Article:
There are none.
This small film is India's first war comedy. Newcomer composer Aslam Keyi, however, does not create a fresh genre of music but goes by the beaten track. Orchestration-wise, there is nothing to standout and the lyrics too follow conventional patterns – patriotic or romantic – with barely any satirical element or anything hard-hitting on the futility of war. Like the opening song 'War chhod na yaar' (Bappi Lahiri-Rimi Dhar-Candy D'Souza) – a fairly catchy number, gets too serious about issues but without really hitting the target, so to speak.
The album has some of the finest singers of the times – Sonu Nigam, Shreya Ghoshal, Daler Mehndi, Sukhwinder Singh, Kailash Kher and even flavour of today Mika – but the compositions are not of matching caliber. It is Sonu Nigam who rescues 'Kurbaan' (with Javed Khan) to yield a tuneful melody in which he infuses a lot of feeling.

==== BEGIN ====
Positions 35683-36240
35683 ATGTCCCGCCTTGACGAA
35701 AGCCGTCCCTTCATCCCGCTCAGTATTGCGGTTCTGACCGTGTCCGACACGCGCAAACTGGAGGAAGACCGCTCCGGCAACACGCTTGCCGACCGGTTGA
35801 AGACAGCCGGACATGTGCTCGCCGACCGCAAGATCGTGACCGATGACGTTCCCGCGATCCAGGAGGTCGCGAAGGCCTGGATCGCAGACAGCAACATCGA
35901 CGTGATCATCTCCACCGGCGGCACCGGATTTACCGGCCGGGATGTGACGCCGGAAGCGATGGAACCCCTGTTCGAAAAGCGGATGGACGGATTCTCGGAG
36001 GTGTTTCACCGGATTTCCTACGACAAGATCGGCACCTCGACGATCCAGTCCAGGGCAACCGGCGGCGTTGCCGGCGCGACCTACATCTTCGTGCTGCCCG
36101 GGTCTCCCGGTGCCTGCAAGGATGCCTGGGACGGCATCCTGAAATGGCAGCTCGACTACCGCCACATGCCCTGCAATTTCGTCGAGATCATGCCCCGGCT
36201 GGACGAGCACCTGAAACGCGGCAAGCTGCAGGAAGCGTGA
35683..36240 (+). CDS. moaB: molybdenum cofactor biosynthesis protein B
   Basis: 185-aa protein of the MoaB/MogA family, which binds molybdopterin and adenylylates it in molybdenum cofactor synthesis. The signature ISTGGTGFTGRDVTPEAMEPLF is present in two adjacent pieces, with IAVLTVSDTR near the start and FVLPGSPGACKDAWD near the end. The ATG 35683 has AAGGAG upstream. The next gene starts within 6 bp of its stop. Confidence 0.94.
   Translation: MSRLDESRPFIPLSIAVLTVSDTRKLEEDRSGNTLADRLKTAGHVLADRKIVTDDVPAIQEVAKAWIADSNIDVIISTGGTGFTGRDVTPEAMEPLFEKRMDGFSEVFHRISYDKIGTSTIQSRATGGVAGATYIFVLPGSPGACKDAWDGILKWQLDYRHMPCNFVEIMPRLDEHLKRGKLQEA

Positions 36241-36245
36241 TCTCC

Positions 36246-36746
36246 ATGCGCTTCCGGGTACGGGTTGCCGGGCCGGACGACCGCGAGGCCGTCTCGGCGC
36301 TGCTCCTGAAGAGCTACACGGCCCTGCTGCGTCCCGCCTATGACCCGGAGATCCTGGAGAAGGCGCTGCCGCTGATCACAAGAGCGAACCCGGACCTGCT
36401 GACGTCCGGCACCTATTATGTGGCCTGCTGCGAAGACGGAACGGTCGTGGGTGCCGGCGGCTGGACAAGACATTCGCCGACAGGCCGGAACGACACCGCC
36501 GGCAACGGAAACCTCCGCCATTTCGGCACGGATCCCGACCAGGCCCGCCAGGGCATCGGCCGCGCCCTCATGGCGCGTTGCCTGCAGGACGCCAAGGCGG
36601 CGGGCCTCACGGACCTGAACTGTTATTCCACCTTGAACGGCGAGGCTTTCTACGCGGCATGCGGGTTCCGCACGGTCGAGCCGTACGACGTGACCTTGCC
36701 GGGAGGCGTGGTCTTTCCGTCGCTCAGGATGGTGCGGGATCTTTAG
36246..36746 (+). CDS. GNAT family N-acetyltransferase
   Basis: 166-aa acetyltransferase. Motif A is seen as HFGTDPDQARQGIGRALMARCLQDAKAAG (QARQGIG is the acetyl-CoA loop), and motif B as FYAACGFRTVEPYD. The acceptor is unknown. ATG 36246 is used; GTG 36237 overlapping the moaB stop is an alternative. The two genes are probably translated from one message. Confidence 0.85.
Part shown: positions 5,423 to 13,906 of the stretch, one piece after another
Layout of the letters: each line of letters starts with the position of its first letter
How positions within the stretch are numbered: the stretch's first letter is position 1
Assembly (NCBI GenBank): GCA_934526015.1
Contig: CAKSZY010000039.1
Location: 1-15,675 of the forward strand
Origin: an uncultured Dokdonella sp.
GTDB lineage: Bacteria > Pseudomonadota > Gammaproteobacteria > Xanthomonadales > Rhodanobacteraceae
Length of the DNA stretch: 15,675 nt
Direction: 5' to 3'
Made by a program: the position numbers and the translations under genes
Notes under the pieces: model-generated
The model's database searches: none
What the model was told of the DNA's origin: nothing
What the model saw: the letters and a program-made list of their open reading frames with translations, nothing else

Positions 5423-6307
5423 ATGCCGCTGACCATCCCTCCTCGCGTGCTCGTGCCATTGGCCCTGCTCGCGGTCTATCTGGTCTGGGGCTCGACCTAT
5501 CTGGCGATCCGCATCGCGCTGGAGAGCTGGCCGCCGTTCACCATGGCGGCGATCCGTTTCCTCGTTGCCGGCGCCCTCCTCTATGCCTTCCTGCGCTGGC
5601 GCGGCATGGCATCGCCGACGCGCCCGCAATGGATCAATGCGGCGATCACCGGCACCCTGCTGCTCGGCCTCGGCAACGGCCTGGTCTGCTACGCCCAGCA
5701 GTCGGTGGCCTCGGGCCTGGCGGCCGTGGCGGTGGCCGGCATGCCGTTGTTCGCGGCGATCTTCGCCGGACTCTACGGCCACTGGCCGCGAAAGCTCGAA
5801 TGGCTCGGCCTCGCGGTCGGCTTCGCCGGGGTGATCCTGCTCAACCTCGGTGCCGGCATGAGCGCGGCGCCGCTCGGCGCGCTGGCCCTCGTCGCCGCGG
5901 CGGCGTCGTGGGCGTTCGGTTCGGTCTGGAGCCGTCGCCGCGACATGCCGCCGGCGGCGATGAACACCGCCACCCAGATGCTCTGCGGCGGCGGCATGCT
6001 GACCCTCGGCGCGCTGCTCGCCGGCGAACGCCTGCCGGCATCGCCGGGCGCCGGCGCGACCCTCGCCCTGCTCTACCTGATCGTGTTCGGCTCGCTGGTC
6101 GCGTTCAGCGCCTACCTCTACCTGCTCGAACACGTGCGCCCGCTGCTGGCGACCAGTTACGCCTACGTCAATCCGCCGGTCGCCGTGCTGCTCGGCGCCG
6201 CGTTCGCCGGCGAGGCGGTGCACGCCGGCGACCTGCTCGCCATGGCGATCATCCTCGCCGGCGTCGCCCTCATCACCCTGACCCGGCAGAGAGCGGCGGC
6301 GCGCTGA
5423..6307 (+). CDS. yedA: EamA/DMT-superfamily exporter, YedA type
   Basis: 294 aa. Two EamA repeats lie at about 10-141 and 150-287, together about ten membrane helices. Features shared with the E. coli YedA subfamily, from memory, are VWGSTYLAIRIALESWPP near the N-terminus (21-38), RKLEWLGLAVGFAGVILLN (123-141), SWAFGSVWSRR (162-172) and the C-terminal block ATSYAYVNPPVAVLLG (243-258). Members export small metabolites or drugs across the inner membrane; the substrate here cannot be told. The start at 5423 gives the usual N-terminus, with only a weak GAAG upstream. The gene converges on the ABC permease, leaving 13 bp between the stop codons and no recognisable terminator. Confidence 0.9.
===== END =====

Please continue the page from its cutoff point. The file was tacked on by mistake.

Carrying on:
However, 'Phat gaya' (Daler Mehndi) and the two versions of 'Mharo desh mahaan' (Kailash Kher) are forgettable as soon as they are played out. Sukhwinder Singh's 'Jai jawaan', the Mika Singh-led four-singer song 'Fauji' and the two-version 'Khwabon si jo' (the more tolerable one by Naresh Iyer, the other by Ali Azmat and Sujith Kumar) do not make any mark even after repeated hearings.
The 'Fauji Club Mix' (by the same four singers) is as stereotyped as they come.
Apart from being a score that seems functional, at the other level, we find the songs too lengthy despite their lack of intrinsic substance. The soundtrack is more than an hour long, giving the impression that the film is a musical!
Kurbaan, Main jaagun aksar
Music: Aslam Keyi
Lyrics: Faraz Haider, Bebak Amrohi & Azeem Shirazi
Music Label: T-Series